Verizon announced today that it was acquiring the 122 spectrum licenses previously owned by wireless company SpectrumCo, a failed venture co-founded by Comcast, Time Warner Cable, and Bright House Networks.
The deal gains Verizon an enormous chunk of wireless spectrum. Most of the bandwidth is expected to go toward the expansion of the company’s already impressive 4G/LTE mobile broadband network. Though the government is preparing to auction off large chunks of the spectrum that were left unused by the switch to HD television broadcasting, Verizon appears unwilling to take chances on losing out to other companies.
Some details of the deal remain somewhat obscure, as it appears that there are other aspects of the transaction than just the exchange of spectrum licenses for money. As part of the deal Verizon, Comcast, and Time Warner become agents for one anothers’ services, which may open the way for a variety of unique services, including the availability of Comcast and Time Warner content over the Verizon’s wireless broadband network.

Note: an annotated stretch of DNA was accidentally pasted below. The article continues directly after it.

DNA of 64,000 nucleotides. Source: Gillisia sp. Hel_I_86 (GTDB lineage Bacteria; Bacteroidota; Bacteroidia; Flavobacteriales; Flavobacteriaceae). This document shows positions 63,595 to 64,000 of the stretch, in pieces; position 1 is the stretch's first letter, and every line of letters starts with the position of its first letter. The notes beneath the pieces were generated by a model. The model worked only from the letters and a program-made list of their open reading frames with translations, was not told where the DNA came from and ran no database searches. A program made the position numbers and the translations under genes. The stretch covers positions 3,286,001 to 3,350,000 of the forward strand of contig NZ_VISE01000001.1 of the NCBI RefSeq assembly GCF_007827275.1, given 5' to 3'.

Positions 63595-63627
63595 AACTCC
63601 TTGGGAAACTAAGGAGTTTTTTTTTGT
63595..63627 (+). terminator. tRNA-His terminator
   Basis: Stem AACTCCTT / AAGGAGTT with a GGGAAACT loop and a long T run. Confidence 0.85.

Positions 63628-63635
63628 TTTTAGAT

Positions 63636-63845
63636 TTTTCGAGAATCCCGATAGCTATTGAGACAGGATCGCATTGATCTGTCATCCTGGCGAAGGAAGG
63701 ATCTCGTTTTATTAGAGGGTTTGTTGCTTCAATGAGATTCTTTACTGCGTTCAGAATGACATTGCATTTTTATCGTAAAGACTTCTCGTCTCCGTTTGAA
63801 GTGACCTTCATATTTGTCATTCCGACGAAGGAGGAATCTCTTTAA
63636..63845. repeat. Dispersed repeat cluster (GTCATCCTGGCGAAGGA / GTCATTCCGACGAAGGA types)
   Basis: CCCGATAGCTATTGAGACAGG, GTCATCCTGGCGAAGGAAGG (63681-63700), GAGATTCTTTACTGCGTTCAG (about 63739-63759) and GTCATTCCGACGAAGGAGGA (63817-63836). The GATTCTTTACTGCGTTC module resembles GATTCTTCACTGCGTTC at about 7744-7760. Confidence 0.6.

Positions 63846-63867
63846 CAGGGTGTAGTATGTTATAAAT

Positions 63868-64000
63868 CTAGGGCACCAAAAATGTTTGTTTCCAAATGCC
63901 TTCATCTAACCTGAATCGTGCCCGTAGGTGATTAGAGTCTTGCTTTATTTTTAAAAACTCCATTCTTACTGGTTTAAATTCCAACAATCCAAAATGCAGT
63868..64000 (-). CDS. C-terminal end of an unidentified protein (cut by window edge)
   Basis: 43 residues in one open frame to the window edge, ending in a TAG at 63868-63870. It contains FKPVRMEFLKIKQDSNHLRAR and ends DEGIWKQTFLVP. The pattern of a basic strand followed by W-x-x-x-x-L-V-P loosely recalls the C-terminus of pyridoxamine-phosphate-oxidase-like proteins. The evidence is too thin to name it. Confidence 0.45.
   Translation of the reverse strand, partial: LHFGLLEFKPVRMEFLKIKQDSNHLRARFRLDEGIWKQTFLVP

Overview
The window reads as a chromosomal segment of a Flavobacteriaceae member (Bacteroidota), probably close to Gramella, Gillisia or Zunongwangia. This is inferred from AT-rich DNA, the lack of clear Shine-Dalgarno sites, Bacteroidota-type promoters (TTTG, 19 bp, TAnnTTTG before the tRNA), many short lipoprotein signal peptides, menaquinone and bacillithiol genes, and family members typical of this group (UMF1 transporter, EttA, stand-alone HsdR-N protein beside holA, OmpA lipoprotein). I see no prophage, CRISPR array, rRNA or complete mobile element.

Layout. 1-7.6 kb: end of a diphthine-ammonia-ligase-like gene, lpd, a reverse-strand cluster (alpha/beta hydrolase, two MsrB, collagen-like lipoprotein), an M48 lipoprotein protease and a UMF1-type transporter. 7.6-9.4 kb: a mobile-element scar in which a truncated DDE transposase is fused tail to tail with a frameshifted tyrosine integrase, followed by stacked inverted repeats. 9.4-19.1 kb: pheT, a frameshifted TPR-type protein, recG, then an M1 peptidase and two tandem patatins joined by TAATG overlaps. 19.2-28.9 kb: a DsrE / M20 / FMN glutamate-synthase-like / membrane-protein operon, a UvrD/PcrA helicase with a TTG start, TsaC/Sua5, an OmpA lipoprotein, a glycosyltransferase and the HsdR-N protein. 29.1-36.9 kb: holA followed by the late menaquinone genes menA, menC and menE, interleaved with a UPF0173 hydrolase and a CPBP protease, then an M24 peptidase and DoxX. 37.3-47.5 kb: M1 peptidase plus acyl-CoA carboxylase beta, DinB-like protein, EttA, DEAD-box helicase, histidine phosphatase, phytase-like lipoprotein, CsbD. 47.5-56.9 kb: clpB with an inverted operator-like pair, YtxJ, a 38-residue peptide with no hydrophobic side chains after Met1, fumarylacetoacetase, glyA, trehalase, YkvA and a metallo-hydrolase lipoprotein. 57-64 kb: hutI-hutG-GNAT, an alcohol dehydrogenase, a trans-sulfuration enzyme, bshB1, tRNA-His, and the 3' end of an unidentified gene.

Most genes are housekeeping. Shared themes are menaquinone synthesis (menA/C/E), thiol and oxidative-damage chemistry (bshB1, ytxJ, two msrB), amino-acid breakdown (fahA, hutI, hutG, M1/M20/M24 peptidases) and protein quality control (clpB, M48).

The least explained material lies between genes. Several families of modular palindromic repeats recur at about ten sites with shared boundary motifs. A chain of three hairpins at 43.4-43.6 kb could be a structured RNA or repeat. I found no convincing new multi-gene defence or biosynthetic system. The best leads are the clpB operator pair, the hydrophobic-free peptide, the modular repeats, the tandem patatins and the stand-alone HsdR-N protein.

This deal mirrors a similar acquisition by Verizon’s main rival, AT&T, which reached an agreement last December to purchase spectrum from Qualcomm. The FCC is currently reviewing that purchase, which is still awaiting final approval, in light of AT&T’s attempt to purchase T-Mobile.
Pending government approval, Verizon will pay $3.6 billion for the spectrum licenses, with each of the three companies being paid according to their ownership of SpectrumCo. Comcast will receive $2.2 billion, Time Warner will receive $1.1 billion, and Bright House will recieve $189 million.